Only time can heal a broken heart—but for a North Carolina man whose wife of 12 years left him for another man, a $750,000 judgment against her lover might help. Kevin Howard won the lawsuit against the other man under the state's "alienation of affection" law, which allows spouses to sue somebody who has "purposefully interfered" with their marriage. Howard tells CNN that the case was about a lot more than money. "I believe in the sanctity of marriage," he says. "Other families should see what the consequences are to not only breaking the vow to whatever religion you subscribe to, but also your legal responsibilities." He says the other man was one of his wife's work colleagues, and he had considered him a friend.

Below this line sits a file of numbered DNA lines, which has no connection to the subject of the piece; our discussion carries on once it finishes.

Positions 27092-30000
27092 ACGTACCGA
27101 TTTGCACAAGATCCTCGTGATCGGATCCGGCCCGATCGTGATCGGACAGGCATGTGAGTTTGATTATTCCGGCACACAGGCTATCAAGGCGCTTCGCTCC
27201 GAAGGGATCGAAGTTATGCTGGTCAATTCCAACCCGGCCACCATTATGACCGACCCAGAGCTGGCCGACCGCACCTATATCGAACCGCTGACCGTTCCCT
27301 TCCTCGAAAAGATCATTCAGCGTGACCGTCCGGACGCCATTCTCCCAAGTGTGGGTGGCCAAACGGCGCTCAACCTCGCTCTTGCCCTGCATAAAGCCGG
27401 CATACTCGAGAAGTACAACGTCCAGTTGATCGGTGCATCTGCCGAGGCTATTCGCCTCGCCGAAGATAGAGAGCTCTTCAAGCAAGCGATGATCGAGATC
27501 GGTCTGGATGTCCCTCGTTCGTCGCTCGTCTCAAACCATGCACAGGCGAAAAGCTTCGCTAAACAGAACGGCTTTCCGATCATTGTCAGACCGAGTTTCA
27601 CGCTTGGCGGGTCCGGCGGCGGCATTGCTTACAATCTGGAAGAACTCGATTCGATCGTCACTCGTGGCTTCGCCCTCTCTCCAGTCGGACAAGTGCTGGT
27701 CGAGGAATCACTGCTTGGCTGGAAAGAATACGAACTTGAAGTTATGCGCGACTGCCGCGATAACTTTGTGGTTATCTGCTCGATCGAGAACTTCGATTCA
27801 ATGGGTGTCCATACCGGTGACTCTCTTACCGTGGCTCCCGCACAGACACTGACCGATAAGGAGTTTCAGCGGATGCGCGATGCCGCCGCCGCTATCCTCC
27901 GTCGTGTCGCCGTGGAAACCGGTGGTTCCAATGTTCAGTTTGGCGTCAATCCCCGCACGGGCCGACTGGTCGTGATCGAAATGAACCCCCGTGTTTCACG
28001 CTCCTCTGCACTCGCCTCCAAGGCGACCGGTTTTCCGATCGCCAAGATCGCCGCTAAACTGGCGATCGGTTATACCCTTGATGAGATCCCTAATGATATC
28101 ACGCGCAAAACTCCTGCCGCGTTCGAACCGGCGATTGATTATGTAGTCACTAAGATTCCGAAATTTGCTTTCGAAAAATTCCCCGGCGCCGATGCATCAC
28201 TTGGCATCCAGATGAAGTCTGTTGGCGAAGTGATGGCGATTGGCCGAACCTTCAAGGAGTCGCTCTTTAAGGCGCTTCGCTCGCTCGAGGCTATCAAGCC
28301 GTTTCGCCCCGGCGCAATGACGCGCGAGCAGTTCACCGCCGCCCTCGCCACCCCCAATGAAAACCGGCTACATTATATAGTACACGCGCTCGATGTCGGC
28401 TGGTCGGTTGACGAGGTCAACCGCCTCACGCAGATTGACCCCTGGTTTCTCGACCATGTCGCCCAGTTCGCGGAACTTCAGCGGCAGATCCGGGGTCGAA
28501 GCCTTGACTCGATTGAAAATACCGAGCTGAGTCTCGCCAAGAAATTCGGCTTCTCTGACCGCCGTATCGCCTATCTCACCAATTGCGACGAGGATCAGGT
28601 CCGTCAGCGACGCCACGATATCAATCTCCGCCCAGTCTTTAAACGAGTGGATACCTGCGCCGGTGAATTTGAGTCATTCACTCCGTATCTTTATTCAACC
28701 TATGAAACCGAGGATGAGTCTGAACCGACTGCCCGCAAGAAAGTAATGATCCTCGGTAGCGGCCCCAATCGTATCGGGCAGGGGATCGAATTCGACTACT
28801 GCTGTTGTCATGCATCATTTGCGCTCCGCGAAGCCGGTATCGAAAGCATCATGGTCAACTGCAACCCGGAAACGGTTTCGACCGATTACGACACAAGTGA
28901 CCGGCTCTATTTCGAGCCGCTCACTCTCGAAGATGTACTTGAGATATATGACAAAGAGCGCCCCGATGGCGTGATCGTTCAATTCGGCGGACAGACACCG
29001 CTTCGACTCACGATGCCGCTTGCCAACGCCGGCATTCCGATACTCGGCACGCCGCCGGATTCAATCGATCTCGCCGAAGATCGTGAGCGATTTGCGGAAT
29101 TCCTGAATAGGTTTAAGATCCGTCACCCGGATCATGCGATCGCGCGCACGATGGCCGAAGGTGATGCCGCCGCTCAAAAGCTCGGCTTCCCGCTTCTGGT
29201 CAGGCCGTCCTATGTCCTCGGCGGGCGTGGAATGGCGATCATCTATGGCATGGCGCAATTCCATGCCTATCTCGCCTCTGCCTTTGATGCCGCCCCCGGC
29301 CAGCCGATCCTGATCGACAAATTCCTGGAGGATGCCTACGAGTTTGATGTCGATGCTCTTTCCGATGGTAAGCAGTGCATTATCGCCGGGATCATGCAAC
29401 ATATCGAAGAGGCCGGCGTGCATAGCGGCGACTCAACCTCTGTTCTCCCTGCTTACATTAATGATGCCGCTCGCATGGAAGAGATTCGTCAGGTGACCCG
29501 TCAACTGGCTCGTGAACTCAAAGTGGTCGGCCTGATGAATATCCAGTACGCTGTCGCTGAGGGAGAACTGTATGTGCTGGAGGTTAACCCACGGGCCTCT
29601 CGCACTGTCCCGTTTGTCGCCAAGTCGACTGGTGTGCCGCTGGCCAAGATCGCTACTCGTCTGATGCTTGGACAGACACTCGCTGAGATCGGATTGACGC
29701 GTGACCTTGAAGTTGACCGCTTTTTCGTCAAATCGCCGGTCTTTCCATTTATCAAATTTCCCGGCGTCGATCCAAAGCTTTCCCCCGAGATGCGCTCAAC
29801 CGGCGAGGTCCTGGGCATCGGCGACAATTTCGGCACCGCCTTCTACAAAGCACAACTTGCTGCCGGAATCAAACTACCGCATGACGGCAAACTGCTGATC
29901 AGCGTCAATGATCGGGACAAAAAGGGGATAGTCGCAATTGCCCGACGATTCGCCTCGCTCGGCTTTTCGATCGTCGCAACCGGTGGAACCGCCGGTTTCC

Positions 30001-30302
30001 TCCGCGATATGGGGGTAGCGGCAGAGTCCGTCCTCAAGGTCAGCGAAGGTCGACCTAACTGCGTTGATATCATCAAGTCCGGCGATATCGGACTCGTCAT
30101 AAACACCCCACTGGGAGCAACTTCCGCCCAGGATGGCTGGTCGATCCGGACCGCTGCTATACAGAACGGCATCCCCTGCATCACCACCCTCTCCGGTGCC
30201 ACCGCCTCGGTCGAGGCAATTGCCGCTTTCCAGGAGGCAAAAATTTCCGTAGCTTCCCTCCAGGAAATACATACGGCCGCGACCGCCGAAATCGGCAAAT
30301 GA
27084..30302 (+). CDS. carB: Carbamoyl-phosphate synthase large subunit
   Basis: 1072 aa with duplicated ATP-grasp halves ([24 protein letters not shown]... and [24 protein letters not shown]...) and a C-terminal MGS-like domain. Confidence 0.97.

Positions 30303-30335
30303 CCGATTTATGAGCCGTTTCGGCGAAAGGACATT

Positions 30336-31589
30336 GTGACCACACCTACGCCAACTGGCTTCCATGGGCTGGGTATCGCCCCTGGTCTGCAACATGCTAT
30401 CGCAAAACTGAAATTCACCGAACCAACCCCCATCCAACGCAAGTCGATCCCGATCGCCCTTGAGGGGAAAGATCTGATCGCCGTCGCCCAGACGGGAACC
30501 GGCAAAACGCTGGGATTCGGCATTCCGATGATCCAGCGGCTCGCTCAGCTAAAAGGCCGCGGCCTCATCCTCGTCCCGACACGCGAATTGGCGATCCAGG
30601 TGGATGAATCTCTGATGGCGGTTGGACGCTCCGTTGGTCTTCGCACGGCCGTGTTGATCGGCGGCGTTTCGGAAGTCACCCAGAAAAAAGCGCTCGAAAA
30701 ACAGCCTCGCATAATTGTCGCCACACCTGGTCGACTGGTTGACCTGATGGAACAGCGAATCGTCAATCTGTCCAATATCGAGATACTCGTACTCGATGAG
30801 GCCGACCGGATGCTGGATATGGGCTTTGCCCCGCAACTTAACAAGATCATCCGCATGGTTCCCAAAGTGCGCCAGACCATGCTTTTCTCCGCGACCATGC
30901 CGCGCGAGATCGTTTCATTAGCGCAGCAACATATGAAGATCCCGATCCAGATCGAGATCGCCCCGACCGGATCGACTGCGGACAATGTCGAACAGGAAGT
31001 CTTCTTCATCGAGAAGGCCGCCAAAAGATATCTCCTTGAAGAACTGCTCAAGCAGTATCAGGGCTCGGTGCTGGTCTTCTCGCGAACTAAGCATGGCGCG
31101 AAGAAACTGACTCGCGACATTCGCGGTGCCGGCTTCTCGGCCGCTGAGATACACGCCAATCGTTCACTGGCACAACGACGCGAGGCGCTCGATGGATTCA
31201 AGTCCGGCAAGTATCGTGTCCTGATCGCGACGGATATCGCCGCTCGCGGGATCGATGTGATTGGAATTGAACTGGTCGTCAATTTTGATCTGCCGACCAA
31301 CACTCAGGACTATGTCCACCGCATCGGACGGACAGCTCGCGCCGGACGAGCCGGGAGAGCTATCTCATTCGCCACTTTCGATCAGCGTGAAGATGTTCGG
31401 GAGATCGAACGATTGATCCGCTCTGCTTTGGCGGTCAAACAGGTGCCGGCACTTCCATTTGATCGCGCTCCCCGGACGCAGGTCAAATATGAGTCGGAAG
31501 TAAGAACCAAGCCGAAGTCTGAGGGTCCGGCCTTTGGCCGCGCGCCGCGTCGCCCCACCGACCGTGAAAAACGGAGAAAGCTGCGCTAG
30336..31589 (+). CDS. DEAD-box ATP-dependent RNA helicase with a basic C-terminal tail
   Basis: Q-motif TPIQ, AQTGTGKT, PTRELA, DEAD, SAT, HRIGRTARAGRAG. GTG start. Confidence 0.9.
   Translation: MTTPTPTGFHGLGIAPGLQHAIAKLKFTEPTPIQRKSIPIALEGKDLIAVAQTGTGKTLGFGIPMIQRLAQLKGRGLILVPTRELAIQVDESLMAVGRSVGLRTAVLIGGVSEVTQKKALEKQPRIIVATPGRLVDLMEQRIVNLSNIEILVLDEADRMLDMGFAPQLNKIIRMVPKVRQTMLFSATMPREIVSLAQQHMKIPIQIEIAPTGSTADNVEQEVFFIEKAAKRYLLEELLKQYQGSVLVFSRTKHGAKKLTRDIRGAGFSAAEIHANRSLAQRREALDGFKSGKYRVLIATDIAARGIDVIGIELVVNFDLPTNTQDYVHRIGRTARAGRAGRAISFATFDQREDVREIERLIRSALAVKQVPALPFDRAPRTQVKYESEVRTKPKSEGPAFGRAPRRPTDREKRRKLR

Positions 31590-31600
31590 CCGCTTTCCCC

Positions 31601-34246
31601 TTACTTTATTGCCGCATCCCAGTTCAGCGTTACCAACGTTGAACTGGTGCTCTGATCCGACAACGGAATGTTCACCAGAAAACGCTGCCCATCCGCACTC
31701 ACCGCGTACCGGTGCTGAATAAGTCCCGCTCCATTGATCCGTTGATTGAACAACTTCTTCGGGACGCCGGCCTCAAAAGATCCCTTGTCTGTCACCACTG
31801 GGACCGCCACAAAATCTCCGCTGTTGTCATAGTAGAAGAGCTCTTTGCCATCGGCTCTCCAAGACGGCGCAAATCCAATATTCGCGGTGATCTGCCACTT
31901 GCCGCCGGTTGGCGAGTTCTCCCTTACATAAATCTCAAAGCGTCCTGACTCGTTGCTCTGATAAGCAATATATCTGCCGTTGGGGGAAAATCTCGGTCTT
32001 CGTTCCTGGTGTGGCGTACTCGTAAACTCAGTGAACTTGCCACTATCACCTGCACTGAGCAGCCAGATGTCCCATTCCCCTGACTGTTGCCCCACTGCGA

Howard says his wife initially told him she wanted to separate because he worked too much. He tried marriage counseling, but later became suspicious and hired a private investigator, who uncovered the affair. His attorney, Cindy Mills, tells WITN that the other man laughed when he was told about the lawsuit. "That defendant now has a $750,000 judgment against them, so I don't think he's laughing now," she says. Mills says she has handled around one such case every year over the last 30 years, and won a $5.9 million judgment in a 2010 case. Many states have done away with their "alienation of affection" laws, but they are still on the books in Hawaii, Mississippi, New Mexico, South Dakota, and Utah as well as North Carolina. (Last year, a man who said his marriage was "murdered" was awarded $.8.8 million.)